Captain Crash brewbuck's Avatar
    Join Date
    Mar 2007
    Location
    Portland, OR
    Posts
    7,246
    Quote Originally Posted by Adak View Post
    What about using a key and encrypting the filename?

    The ASCII chart comes to mind, using two digits for every letter or number in the filename.

    The numbers you choose could be different than ASCII for a very mild type of security or convenience.
    What you're describing is a hash function, albeit an extremely expensive one. I'd stay away from cryptographic hashes and use something simpler, but the idea of hashing is probably the way to go.
    Code:
    //try
    //{
    	if (a) do { f( b); } while(1);
    	else   do { f(!b); } while(1);
    //}

  7. #7
    spurious conceit MK27's Avatar
    Join Date
    Jul 2008
    Location
    segmentation fault
    Posts
    8,300
    Quote Originally Posted by brewbuck View Post
    What you're describing is a hash function, albeit an extremely expensive one. I'd stay away from cryptographic hashes and use something simpler, but the idea of hashing is probably the way to go.
    In which case w/r/t our astrophysics student (the OP) perhaps C is not the appropriate language to be learning.
    C programming resources:
    GNU C Function and Macro Index -- glibc reference manual
    The C Book -- nice online learner guide
    Current ISO draft standard
    CCAN -- new CPAN like open source library repository
    3 (different) GNU debugger tutorials: #1 -- #2 -- #3
    cpwiki -- our wiki on sourceforge

  8. #8
    Astrophysics student Ayreon's Avatar
    Join Date
    Mar 2009
    Location
    Netherlands
    Posts
    79
    I thought of a way around this problem now, so I don't need it anymore.
    I don't want to make it too complicated because i'm the only one that's using the program to analyze some data, and I shouldn't spend too much time on the program itself.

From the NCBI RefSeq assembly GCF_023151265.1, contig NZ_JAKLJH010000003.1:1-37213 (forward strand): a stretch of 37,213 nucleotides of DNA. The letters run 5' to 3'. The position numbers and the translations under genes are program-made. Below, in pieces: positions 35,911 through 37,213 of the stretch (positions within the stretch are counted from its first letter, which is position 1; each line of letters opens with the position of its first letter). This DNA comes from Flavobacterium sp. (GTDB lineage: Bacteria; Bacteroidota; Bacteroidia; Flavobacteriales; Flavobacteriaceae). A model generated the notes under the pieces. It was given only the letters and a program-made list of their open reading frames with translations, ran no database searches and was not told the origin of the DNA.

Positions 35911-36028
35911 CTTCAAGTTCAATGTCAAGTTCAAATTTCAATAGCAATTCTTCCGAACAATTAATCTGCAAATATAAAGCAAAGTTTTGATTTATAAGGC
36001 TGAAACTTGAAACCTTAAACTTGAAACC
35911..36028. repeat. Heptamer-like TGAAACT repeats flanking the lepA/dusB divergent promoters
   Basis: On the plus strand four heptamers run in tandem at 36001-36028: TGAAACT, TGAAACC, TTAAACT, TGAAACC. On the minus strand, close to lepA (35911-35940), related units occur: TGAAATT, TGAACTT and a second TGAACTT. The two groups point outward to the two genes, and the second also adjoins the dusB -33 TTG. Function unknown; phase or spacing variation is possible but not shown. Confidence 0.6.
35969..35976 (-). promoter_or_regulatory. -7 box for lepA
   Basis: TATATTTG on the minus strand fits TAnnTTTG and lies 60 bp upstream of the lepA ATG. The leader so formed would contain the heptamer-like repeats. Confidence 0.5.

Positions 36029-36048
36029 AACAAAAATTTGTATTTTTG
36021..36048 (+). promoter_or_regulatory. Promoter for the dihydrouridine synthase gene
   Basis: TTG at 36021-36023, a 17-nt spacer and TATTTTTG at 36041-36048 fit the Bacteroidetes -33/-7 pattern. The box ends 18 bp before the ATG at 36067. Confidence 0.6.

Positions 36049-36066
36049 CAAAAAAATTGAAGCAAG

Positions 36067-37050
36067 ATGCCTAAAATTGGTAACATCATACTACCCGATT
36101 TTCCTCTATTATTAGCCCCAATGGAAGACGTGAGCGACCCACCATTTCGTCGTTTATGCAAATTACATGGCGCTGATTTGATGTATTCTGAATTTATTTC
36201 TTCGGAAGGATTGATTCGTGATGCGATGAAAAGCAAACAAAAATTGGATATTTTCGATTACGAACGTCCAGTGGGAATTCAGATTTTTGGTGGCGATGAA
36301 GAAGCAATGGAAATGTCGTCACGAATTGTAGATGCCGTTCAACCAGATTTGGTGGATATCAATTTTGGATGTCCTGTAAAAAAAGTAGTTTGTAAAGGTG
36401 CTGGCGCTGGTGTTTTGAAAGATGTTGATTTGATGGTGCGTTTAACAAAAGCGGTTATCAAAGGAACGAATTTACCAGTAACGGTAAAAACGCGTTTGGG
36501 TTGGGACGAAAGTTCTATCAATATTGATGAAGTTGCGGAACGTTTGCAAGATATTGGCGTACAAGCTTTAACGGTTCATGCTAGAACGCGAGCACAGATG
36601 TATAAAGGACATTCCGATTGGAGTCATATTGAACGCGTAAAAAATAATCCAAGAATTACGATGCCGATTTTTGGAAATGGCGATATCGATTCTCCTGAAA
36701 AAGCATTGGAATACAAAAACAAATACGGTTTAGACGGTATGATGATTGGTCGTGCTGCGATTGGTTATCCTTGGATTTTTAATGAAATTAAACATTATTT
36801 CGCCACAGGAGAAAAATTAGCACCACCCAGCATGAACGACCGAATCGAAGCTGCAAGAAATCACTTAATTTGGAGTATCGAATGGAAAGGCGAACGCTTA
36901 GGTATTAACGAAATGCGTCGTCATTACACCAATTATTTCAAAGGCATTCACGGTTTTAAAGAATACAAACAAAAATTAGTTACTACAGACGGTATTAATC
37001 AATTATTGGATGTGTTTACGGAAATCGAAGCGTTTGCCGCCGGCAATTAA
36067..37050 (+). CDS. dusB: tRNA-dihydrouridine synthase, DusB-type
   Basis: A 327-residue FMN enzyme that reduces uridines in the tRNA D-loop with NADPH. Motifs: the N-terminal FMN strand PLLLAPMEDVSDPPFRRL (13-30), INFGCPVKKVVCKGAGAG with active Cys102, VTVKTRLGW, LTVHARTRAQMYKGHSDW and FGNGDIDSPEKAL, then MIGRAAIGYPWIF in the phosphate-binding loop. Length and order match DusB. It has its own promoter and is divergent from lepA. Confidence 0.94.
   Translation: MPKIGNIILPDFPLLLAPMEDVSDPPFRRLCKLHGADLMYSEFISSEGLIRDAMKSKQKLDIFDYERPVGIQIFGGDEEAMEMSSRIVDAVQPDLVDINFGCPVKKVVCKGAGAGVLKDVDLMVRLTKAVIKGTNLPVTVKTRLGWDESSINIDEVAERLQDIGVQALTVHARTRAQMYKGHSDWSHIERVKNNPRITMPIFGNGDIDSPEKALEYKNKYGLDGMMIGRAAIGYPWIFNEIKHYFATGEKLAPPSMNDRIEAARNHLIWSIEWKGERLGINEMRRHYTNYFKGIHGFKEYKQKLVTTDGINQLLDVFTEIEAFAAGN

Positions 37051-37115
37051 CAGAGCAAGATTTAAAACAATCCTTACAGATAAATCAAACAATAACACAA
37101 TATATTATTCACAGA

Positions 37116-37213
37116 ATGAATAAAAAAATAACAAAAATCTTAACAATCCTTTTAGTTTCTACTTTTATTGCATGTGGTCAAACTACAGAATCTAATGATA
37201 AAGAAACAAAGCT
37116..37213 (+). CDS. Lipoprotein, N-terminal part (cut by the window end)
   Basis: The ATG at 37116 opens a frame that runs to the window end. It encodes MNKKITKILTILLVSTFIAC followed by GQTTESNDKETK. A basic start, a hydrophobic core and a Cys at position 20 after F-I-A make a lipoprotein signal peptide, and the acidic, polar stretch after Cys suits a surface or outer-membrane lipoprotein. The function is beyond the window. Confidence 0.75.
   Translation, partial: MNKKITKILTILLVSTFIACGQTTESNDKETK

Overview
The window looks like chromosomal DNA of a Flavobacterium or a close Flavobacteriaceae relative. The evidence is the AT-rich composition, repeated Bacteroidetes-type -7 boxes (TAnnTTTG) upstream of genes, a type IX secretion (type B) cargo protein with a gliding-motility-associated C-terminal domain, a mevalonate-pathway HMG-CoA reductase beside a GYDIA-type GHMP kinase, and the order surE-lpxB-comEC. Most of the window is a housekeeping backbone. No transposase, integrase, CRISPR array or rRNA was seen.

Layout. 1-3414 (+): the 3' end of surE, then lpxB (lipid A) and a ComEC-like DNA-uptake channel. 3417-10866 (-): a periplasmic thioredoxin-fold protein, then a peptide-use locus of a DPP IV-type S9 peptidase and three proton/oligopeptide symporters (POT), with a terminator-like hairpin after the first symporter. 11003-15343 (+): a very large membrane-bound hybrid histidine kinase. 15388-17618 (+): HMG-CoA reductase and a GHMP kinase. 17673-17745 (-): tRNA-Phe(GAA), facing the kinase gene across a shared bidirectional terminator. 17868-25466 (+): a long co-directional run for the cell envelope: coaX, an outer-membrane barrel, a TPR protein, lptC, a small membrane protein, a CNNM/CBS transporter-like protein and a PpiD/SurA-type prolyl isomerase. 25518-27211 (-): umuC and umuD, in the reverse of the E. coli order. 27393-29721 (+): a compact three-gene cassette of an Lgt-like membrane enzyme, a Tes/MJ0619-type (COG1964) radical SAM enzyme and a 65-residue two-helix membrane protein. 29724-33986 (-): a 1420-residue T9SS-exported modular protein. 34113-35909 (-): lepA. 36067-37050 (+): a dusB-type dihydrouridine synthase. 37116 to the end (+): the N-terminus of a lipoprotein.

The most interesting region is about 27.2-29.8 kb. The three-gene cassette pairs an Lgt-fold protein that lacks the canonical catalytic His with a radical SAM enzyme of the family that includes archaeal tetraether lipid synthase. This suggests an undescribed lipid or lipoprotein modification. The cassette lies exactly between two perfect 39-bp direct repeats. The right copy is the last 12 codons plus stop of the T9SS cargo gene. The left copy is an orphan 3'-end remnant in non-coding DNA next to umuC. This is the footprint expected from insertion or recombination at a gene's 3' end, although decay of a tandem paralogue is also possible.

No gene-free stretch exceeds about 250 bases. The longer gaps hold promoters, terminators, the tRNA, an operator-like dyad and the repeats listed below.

This can be one for when I get enough spare time .
    Nothing to see here, move along...

  9. #9
    spurious conceit MK27's Avatar
    Join Date
    Jul 2008
    Location
    segmentation fault
    Posts
    8,300
    Quote Originally Posted by Ayreon View Post
    This can be one for when I get enough spare time .
    Kind of how I might feel about astrophysics

    Keep in mind about what I was trying to saying about learning the language -- there are probably better choices than C if you just need to write basic utility programs for your own purposes.
    Last edited by MK27; 03-08-2009 at 01:28 PM.
    C programming resources:
    GNU C Function and Macro Index -- glibc reference manual
    The C Book -- nice online learner guide
    Current ISO draft standard
    CCAN -- new CPAN like open source library repository
    3 (different) GNU debugger tutorials: #1 -- #2 -- #3
    cpwiki -- our wiki on sourceforge

  10. #10
    Astrophysics student Ayreon's Avatar
    Join Date
    Mar 2009
    Location
    Netherlands
    Posts
    79
    Within our education there is a programming course which everyone must follow. They used C, and that's why I'm using C, it's the only language I know anything about and I hear it is a good thing to understand C. Learning other languages is apparently easier with a C background (that's what I hear people say). Anyway, with help from this forum I'm actually starting to enjoy programming a little , so for the time being I'm gonna stick with C.
    Nothing to see here, move along...

  11. #11
    spurious conceit MK27's Avatar
    Join Date
    Jul 2008
    Location
    segmentation fault
    Posts
    8,300
    Quote Originally Posted by Ayreon View Post
    Within our education there is a programming course which everyone must follow. They used C, and that's why I'm using C, it's the only language I know anything about and I hear it is a good thing to understand C. Learning other languages is apparently easier with a C background (that's what I hear people say). Anyway, with help from this forum I'm actually starting to enjoy programming a little , so for the time being I'm gonna stick with C.
    Won't knock you for that! That a computer language will be easier to understand if you already know another one is something I would assume is generally true, regardless of whether C is one of them or on what side of the equation it is. So I'd thought I'd mention it since this could be a real "speak now or hold your peace moment" for you. The only other language I'm competent with is perl, which I still use when I think it will do what I want, well enough -- eg. perl has hashes, so